The Java Sparrow (also called Java Finch or Java Rice Finch) is native to the Indonesian Islands, including Java and Bali. It is a seed eater and is commonly found in grain farming areas such as rice fields. It can become a pest to farmers in some areas.
This beautiful little finch is also a common cage bird around the world.
The birds in these photos were taken in a walk-through aviary at Taronga Zoo in Sydney.
Until my visit to Taronga Zoo in Sydney last year, I didn’t know that the Fishing Cat existed. It is native to south east Asian countries. Its preferred habitat includes wetlands, rivers, creeks and swamps. It has slightly webbed feet which enable it to be an excellent swimmer. This helps it to catch fish and birds.
In its range it is endangered because its habitat is being used for farming and fishing.
It is quite a bit larger than a domestic cat.
I took these photos of a Bleeding Heart Pigeon in a walk through aviary in Taronga Zoo, Sydney. This bird is quite an arresting species with its bright red colour on the front looking very much like it has been wounded in some way. They are a species kept commonly in aviaries here in Australia and many zoos have a small collection of them as well.
Bleeding Heart Pigeons are from the Philippine Islands and are a member of the dove and pigeon family of birds. Pigeons and doves drink in a unique way in the bird kingdom. Most birds fill their beaks and tilt their head bad allowing water to dribble down the throat. Pigeons and doves on the other hand are able to suck water up through their beaks.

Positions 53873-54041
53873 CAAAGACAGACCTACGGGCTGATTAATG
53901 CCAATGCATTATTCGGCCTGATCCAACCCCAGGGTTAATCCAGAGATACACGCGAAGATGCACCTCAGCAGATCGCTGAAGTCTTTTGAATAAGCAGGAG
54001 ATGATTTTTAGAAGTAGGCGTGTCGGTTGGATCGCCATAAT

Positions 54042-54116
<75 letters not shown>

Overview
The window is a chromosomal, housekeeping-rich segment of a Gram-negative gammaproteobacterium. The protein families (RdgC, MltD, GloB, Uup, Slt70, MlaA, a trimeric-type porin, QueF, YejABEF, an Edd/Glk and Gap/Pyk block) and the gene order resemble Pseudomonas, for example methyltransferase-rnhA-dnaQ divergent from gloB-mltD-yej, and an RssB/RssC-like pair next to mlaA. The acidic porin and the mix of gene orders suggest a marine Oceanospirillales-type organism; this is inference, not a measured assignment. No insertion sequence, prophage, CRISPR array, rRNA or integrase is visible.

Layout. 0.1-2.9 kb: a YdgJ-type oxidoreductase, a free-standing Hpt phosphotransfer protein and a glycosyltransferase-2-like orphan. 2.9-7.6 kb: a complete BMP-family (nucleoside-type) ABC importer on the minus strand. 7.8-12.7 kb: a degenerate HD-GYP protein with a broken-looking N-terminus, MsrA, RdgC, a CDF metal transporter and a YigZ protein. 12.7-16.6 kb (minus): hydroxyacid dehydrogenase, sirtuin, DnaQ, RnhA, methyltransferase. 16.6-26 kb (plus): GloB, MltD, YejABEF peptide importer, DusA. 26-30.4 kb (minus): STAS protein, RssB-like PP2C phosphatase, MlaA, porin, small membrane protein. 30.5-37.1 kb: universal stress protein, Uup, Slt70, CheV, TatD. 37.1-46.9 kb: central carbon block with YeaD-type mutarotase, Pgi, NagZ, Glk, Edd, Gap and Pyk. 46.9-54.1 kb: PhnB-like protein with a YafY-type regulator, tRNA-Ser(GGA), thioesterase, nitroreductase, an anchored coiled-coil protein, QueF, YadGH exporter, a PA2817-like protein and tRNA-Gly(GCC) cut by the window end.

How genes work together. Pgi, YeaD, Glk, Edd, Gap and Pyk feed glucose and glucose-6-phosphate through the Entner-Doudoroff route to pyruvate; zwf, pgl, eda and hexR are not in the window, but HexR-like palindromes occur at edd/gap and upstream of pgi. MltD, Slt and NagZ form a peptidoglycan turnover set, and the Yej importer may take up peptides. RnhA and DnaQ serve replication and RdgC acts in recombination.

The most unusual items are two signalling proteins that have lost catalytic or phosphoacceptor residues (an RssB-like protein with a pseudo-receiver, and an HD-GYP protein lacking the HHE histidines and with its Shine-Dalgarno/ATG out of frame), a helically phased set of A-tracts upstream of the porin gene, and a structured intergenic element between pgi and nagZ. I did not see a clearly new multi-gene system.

Bleeding Heart Pigeons eat fruit, berries, seeds and insects. It is a bird of the lower levels of the forests.
- Bleeding Heart Pigeons – information from the Honolulu Zoo website.
The attractive Chukar Partridge is a bird found across Asia and parts of Europe. It is considered a good game bird and belongs to the pheasant family. There are feral introduced populations in North America and New Zealand, being released as game birds for shooting. A small population also existed for a while in New South Wales though the latest edition of the Simpson and Day Field Guide suggests that this population is now extinct. It is the national bird of Pakistan.
The bird in the photo above was taken in a walk through aviary at Taronga Zoo in Sydney. Much closer to home, however, my cousin recently had one in his garden here in Murray Bridge in South Australia. He sent a photo of it for identification wondering what it was. I guess someone is missing a beautiful bird from their aviary here in my home town.
The Nicobar Pigeon is named after the Nicobar Islands in the Indian Ocean SE of India. Although they are named after these islands, their distribution is much broader, stretching to the east through the Malay Peninsula and the Solomon Islands in the Pacific Ocean.
I’ve never visited or been birding in this part of the world so I’ve not seen the Nicobar Pigeon in its natural environment. The iridescent colours of its plumage makes this a stunning bird. The birds shown in this photo was seen in a walk through aviary at Taronga Zoo in Sydney.